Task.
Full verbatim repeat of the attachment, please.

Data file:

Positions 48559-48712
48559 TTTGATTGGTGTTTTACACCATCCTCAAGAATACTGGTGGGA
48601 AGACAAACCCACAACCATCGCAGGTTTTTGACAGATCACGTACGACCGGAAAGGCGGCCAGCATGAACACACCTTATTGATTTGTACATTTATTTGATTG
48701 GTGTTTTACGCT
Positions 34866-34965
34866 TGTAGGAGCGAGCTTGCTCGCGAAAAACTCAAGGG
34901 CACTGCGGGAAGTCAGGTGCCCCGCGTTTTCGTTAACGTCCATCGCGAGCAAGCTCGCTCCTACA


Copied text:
Positions 48559-48712
48559 TTTGATTGGTGTTTTACACCATCCTCAAGAATACTGGTGGGA
48601 AGACAAACCCACAACCATCGCAGGTTTTTGACAGATCACGTACGACCGGAAAGGCGGCCAGCATGAACACACCTTATTGATTTGTACATTTATTTGATTG
48701 GTGTTTTACGCT
Positions 34866-34965
34866 TGTAGGAGCGAGCTTGCTCGCGAAAAACTCAAGGG
34901 CACTGCGGGAAGTCAGGTGCCCCGCGTTTTCGTTAACGTCCATCGCGAGCAAGCTCGCTCCTACA